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hackable xml

One of the reasons I think non-XML devs struggle with XML is because
while it looks simple, it's actually very complex - while it appears
to be just-angle-brackets and can be treated as a string (and often
is) it really must be parsed and serialised using a specialist tool
for the job.  And even then, the apis to work with it aren't exactly
dev friendly.

Namespaces, encoding, entities etc all prevent XML from being read and
written as a string, keeping its "hackability" low, and causing
frustration amongst non-XML devs (who then look for alternatives).

So to simplify XML and make it easier for the masses to handle,  I
think a minimalist subset is needed - the absolute minimum to keep
mixed content and attributes, and thats all.  I know this has been
talked about before, but perhaps opinions have changed over time,
especially with the apparent perception of XML these days.

Remember the goal is a simplified minimalist XML to complement the
older bigger sibling XML, not replace it:

1. Elements with no prefix are in no namespace

2. Entity refs no longer exist, other than the inbuilt ones.  There is
no DTD.  (numeric refs remain)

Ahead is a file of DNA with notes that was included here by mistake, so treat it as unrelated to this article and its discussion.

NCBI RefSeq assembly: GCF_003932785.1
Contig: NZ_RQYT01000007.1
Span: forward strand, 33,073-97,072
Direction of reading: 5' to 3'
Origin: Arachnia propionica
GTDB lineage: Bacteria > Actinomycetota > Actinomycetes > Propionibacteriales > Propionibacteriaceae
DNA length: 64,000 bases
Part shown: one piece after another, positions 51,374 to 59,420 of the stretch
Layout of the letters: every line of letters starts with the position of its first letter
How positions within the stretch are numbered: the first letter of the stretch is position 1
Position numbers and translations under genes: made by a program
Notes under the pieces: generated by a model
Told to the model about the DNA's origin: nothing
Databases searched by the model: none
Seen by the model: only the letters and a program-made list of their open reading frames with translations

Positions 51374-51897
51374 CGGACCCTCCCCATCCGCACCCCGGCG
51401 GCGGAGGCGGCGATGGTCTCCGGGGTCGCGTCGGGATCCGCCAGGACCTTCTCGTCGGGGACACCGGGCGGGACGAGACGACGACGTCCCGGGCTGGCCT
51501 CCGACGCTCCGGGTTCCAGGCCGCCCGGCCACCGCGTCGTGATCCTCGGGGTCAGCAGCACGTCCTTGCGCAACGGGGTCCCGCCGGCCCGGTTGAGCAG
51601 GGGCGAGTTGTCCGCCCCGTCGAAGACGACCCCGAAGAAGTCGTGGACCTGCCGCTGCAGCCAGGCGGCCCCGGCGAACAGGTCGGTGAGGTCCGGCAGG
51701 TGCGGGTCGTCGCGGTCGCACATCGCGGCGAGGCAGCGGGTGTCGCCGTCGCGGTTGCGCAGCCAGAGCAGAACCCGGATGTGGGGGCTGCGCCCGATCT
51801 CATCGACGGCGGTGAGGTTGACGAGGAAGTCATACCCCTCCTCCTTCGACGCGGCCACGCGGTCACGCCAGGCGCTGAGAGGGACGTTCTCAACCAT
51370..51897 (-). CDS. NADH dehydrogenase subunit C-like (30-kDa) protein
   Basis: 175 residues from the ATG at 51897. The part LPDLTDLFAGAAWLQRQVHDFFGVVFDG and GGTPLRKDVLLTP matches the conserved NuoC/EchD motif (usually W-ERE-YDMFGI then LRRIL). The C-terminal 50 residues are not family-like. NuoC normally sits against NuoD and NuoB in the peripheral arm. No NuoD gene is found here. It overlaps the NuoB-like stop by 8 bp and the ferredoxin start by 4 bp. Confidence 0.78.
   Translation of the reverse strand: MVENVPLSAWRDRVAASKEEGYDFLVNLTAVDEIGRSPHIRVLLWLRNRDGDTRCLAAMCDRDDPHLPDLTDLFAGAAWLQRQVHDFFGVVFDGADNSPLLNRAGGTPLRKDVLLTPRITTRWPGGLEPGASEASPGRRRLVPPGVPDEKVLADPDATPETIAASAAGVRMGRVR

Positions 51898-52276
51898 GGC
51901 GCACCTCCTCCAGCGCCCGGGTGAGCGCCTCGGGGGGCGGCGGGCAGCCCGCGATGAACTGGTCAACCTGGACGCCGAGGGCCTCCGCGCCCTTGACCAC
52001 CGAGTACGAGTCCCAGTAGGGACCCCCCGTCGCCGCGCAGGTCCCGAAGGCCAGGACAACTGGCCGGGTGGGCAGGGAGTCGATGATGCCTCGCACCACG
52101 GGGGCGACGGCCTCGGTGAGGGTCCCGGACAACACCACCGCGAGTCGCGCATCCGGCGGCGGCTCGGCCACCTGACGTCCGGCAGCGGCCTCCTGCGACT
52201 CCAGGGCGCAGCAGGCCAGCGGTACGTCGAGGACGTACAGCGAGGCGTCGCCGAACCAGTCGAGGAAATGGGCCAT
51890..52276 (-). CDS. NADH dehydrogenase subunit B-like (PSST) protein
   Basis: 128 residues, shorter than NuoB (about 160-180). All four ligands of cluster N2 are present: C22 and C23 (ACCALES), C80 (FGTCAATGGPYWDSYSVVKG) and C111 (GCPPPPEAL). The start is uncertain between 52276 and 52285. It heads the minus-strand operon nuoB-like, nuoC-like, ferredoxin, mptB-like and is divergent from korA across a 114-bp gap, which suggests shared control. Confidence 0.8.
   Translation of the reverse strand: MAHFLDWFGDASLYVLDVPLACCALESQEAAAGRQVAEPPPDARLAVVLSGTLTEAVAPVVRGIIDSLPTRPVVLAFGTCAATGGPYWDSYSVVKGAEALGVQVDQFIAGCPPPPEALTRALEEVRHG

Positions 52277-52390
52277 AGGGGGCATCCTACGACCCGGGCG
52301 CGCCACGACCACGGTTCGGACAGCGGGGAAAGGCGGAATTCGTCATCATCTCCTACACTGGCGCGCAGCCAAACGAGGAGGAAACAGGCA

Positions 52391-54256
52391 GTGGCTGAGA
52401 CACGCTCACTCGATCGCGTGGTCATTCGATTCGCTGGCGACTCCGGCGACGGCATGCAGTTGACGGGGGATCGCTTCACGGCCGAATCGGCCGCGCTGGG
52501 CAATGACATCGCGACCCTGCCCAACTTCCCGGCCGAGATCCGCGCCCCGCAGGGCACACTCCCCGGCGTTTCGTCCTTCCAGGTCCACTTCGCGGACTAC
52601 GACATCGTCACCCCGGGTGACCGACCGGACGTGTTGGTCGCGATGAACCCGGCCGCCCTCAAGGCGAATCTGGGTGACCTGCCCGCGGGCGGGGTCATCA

3. PIs, CDATA sections gone

4. Encoding must be UTF-8 (or some similar rule: its to remove the
potential mismatch between the encoding in the prolog and the actual

5. Lone inbuilt entites such as "&" in the lexical XML are
automatically parsed as & and not an error (#2 above might enable
this). Same goes for a lone "<".

6a. Namespaces no longer exist - there is no ability to differentiate
elements with the same name in the same document.


6b. The namespace prefix is significant, and is not mapped. A Name
just consists of a prefix and localname and nothing else. For example
a well-formed document would be:


Just differentiating on prefix would cover 100% of the cases I've ever
been involved with.  I have never, ever, seen 2 prefixes with
different namespaces in the same document.  There is no need to map a
prefix to a namespace, the prefix provides all the uniqueness
necessary within a domain, global uniqueness isn't needed.  This would
simplify a huge number of issues - both for devs and for implementors.
 One simple example: the problem of how do you map "foo" before you
can use the xpath "/foo:bar" goes away - the XPath is self contained
for the first time... running that xpath is a one liner.

So the goal is a minimalist xml that strips as much as possible away
to make it "hackable" by the masses, keeping mixed content and
attributes, the reason why you would use xml in the first place.

The need is there - is there a reason why this can't be done?

Andrew Welch
Kernow: http://kernowforsaxon.sf.net/

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